The healthcare organizations weren’t breached, but attacks on their vendors and third-party suppliers had major consequences across the ecosystem. In some cases, that included exposing the healthcare systems’ data, and patient and family data, to cybercriminals. CrowdStrike’s 2022 Global Threat Report offers more insight on the current state of cybersecurity and challenges surrounding the mission to stop breaches.
It might seem like too daunting a task to monitor all the suppliers and vendors of commercial software and services used by healthcare systems, but those institutions can fortify their security posture with these three actions.
1. Keep Inventory Updated
Healthcare facilities should always have an up-to-date inventory of all vendors and suppliers. This means working closely with supply chain, finance and compliance teams.
If an institution does not have a well-managed third-party risk management program, then developing that inventory will take some detective work:
- Supply chain managers should know all the contracts the organization has signed. If they do not, that’s a different problem and another layer of the onion. Assuming they do, then those contracts should identify technology or application partners that might expose an organization to third-party risk. There should be a complete, end-to-end acquisition policy that is followed by the entire healthcare institution that mandates cybersecurity, compliance and other reviews before signing on new vendors.
- Finance pays all the invoices and is another source for identifying all third-party partners that may be introducing risk. Since many services can now be purchased online with a credit card, risk managers might have to do even more digging should one of the departments decide to contract with a supplier without going through proper channels.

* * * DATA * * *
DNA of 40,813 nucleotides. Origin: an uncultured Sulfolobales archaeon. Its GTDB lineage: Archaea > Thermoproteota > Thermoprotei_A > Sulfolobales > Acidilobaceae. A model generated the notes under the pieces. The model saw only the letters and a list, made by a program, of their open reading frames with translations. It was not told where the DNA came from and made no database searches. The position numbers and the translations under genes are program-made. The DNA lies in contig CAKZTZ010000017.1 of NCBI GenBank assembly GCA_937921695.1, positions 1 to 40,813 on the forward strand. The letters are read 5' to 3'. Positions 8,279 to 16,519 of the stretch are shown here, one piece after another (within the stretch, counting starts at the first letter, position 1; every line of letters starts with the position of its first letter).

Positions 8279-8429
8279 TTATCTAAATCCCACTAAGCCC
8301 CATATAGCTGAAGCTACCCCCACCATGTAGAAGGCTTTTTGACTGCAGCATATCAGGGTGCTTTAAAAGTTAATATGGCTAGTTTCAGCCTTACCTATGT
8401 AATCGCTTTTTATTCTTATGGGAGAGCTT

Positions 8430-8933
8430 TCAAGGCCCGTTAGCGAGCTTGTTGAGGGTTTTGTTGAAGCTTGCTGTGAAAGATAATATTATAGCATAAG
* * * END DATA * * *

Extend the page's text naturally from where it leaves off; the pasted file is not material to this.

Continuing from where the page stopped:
- Legal and compliance officers help create contract documents and policies that align vendor compliance with healthcare requirements, such as adherence to HIPAA. They conduct investigations and regular reviews of the effectiveness of compliance programs, reporting to senior management and the institution’s board of directors.
2. Establish A Third-Party Risk Management Program
Risk assessment starts during the initial evaluation of a potential partner. Security and compliance teams should assess if the vendor or partner meets the institution’s cybersecurity and compliance requirements.
If the vendor cannot meet those requirements, do not proceed with the relationship unless there is a compelling requirement that outweighs the associated risk. If an exception is to be made, the team should document what controls will be in place to monitor and manage the vendor’s cybersecurity shortfalls. Someone at the senior executive level should be responsible for signing off and accepting the risk for the organization.
3. Conduct Ongoing Reviews of Vendors
One review of third-party vendors at intake is not enough. All programs evolve over time, so there must be an ongoing review and evaluation of all vendors and suppliers in the ecosystem.
Yes, this is an incredibly difficult challenge and a place where most organizations lack personnel, support and documentation of their work. However, there are consulting firms and tools that can be applied to help with the ongoing review process.
The institution must be focused on how its data is being used and stored to understand the risks associated with sharing that data.
Bottom Line: Protect All Assets
Healthcare organizations face risks from many different types of supply chain vendors — from food suppliers and software makers to medical device manufacturers, pharmaceutical companies and day-to-day medical supply sellers.
Because these products and services are often deeply integrated into the delivery of care, a cybersecurity incident or other kind of disruption at any one of these vendors can degrade a health system’s ability to deliver care to patients and families.
To mitigate supply chain risk, healthcare organizations must know who all of their vendors and suppliers are, establish a third-party risk management program to assess their cybersecurity standards and compliance, and conduct reviews on a regular basis to ensure their suppliers remain compliant with all requirements.